In conclusion: in my experience it is very common and a necessity for success.
It is always difficult to see from the TV angle where the d-line is lined up. But from this angle it appears Iowa is in a 4-3 under, with WDE kicked out into a 7 tech (outside the TE).
The playside TE down blocks the playside DE. This opens the hole the running back is running for.
The 3-tech DT can be down blocked by the LT, so essentially that frees the LG to pull. You down block here here because the down block opens the hole wider. Also, being playside, a cutblock leaves the cut defender near the play and still able to make a play on the ball, so it is not efficient. The LT can drive and the RB can cut off his butt if the DE gets outside the TE. Otherwise, the LT has at least widened the hole.
The 1-tech NT can be reached by the RG. It is preferred to pull the center because he gets to the whole faster (and is also better at pulling in this case), has a better angle to get to the next level player (often a scraping LB or a safety), so you try to cut the NT when you can. You are not worried about the NT going to the ground and then getting up and chasing the play down. If you miss though, as seen above, there are still problems.
Now say that they are in a 4-3 over. This means there is someone between the Center and the LG. It also means there is a DT between the RG and the RT. In this case there need to be keys for when the center can reach this NT, or when the LG should down block and have the Center pull. The backside RG will almost always pull as the backside RT attempts to cut the player in the 3 tech.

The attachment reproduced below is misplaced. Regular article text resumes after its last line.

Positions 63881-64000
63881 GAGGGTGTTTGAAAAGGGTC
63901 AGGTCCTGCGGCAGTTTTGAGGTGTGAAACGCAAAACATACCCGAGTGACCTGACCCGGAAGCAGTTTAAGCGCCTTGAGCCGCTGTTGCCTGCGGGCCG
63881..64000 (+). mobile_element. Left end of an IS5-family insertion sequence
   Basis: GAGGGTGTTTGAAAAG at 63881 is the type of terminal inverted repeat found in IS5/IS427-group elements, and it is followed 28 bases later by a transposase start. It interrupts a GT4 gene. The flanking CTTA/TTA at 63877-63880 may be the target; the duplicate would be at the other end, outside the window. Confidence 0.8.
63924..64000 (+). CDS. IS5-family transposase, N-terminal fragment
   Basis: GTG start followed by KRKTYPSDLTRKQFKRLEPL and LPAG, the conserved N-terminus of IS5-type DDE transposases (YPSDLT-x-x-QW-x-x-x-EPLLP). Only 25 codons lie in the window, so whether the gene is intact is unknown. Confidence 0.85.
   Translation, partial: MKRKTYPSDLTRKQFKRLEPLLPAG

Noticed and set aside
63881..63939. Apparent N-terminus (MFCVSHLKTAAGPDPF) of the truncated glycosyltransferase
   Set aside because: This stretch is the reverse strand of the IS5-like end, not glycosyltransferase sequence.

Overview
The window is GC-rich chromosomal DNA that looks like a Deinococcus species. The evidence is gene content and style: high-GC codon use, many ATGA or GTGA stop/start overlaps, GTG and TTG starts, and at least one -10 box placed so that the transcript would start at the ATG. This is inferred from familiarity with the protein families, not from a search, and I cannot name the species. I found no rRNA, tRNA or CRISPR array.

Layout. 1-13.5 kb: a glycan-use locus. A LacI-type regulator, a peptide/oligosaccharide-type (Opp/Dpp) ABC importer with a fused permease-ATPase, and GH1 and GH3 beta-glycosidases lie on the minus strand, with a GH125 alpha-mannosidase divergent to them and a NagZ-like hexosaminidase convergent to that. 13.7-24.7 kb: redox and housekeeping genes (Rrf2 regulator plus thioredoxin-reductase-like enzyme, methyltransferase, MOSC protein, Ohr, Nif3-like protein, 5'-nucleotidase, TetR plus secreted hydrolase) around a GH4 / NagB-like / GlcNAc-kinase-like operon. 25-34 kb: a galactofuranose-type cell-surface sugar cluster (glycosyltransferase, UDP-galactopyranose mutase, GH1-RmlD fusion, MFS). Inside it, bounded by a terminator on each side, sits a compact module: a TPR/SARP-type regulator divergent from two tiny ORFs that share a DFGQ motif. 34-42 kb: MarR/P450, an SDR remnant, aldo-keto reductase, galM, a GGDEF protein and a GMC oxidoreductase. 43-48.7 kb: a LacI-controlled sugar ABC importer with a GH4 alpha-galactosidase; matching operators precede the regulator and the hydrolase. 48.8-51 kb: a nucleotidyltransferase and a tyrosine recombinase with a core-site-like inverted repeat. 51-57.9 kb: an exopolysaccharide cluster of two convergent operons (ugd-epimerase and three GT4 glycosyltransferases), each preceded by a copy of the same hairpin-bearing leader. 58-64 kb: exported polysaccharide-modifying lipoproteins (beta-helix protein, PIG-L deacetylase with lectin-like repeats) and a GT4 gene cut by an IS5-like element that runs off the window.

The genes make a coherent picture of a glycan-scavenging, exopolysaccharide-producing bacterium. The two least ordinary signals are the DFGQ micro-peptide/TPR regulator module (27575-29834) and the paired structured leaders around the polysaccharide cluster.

Awesome comments. That makes a lot of sense. I knew about the communication but I had never thought about it in regards to who would pull.
So I guess this play is kind of set up to be difficult because the center is so much better at pulling than the guard. In an ideal world Molk would block the NT and Omameh would pull? But due to the weakness of Omameh at pulling it's a choice between a harder block on the NT or a bad pull. Since the pull goes playside it's more important.
One more question, going into the season I would have thought Omameh would be relatively good at pulling. He was good at getting to and blocking in the second level. Do you have any thoughts on why he has struggled so much?
I would say in an ideal world they would try to do what Michigan tried to do. If you can cut with the backside guard and pull with the center you're golden. You should have a pretty good cutback lane if needed, but you have gotten a pull out quicker, meaning they get to the next level defenders in better position.
The problem on the play above is either that Omameh couldn't cut the NT because of the NT's position or simply that he didn't execute his assignment because he messed up. So it's either blown execution or blown communication. But what Michigan tried to do was optimal (FYI, most teams would struggle to do this because pulling as a center is incredibly difficult and most teams don't have a center that can do what Molk can as far as pulling).
I haven't really taken a close look at Omameh when he's pulling, but most likely it's a footwork thing. It takes quite a bit of practice to get the drop step to start the pull down without hesitating or taking any false steps. It also takes practice getting the angle down in which you pull. Usually once you get it down it isn't too bad, but it takes a bit of work to get to that point. That's my guess for why Omameh is stuggling. He is having trouble with getting out of his stance and doing the proper footwork to get to the hole on time.